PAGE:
The objectives, rationale, and approach are clearly presented and suggest a project that will provide another data set for comparing hatchery and natural steelhead reproductive performance that will complement the Hood River investigations.

Until initial evaluations of progeny production from natural and hatchery steelhead are completed it will not be known whether the Twisp River “case” is biologically similar to the Hood River “case.” In the Hood River many of the interesting results that have been published are based on comparing recently established hatchery stocks with natural fish. The hatchery stocks have been established from the local natural stock. In the Methow subbasin, the hatchery fish are a long-established (1969) composite stock with broodfish collected at Wells Dam and progeny historically scatter-planted throughout the Methow and Okanogan subbasins. Recently the juveniles released from the hatchery program have been hatchery x wild crosses. The proposal does not present information on the relationship of the natural and hatchery steelhead, but it is possible that the natural fish are descendents of wild-born hatchery fish.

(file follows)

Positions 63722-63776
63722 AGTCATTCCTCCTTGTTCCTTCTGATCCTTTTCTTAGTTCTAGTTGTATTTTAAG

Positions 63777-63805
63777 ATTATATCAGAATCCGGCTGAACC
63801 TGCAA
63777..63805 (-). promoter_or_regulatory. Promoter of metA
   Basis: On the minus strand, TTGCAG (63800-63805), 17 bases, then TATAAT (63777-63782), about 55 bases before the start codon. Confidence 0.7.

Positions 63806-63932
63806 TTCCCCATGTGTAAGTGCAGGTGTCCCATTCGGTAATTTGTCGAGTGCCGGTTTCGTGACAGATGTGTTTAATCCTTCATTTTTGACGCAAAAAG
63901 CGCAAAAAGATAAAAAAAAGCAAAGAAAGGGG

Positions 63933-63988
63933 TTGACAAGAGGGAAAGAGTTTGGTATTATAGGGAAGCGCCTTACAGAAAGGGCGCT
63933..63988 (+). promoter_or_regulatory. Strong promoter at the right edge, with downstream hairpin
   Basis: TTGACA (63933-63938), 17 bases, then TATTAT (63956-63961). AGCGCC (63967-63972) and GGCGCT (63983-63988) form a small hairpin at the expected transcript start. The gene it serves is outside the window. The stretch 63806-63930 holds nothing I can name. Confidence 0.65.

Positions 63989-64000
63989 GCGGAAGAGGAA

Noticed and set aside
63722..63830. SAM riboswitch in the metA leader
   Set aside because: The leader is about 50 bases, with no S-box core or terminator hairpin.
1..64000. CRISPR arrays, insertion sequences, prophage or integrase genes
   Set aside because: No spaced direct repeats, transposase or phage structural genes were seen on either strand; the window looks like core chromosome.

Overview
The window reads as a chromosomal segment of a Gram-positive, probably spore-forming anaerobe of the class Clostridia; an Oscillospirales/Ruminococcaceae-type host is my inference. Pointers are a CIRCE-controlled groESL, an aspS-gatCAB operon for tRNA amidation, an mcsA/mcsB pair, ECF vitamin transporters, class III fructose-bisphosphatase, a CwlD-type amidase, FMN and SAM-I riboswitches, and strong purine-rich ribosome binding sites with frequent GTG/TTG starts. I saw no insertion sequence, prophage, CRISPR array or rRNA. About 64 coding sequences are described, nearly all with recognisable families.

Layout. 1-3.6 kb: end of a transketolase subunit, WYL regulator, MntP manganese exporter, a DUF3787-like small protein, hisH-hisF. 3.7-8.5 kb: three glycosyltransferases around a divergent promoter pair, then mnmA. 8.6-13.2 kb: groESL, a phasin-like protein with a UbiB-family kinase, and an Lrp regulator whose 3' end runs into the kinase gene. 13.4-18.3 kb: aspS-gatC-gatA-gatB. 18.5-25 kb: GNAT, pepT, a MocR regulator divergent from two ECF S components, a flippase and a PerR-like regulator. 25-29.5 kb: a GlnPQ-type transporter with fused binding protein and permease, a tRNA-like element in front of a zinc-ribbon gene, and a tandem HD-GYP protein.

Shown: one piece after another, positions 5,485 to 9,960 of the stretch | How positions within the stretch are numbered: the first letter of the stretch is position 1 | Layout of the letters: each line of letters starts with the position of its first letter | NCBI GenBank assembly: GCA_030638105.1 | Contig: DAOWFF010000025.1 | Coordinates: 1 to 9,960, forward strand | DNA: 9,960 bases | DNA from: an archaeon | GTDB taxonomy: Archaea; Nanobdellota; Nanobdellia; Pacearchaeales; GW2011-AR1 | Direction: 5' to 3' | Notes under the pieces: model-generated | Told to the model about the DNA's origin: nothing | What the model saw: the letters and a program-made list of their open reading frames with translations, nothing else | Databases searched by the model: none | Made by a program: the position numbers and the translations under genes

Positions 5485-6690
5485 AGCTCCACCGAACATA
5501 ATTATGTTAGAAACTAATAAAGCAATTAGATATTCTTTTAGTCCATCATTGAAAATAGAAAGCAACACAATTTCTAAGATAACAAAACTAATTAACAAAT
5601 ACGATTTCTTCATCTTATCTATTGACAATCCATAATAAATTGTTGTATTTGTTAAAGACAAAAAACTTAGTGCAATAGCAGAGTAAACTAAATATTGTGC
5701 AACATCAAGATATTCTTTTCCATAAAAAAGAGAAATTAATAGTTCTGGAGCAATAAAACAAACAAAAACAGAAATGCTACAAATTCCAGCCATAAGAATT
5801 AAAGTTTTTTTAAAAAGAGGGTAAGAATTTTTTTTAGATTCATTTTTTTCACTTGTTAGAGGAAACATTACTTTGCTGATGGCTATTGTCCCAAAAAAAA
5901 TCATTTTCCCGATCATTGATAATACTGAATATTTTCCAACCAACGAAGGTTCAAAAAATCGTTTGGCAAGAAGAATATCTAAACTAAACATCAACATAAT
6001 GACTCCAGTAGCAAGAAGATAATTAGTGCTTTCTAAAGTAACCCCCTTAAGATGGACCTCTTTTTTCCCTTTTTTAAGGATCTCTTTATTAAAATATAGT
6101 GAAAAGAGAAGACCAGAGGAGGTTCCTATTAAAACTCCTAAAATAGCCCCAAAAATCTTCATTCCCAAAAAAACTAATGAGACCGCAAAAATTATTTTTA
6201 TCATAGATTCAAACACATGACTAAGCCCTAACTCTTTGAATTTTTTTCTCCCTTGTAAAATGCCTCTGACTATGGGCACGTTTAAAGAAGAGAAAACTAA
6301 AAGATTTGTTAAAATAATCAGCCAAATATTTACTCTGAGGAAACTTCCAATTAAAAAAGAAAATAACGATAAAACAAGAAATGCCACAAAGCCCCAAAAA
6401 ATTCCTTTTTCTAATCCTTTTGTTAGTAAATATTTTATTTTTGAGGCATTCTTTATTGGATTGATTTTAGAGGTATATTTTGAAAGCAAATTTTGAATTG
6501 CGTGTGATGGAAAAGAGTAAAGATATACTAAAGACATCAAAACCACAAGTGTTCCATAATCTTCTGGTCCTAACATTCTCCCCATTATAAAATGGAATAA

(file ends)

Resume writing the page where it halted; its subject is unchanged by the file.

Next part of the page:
This possibility is important to consider when interpreting the results of the investigation. For example, hatchery- and natural-origin coho salmon in Minter Creek, Washington have indistinguishable reproductive performance in the natural stream, and this is attributed to 60 years of hatchery production with the majority of natural spawning by hatchery-origin adults (Ford et al. 2006). It is noteworthy that in the Minter Creek coho situation the production of smolts has decreased from levels in the 1940s and run- and spawn-timing are earlier. Analysis suggests that optimum run-time is later than the present timing (Ford et al. 2006).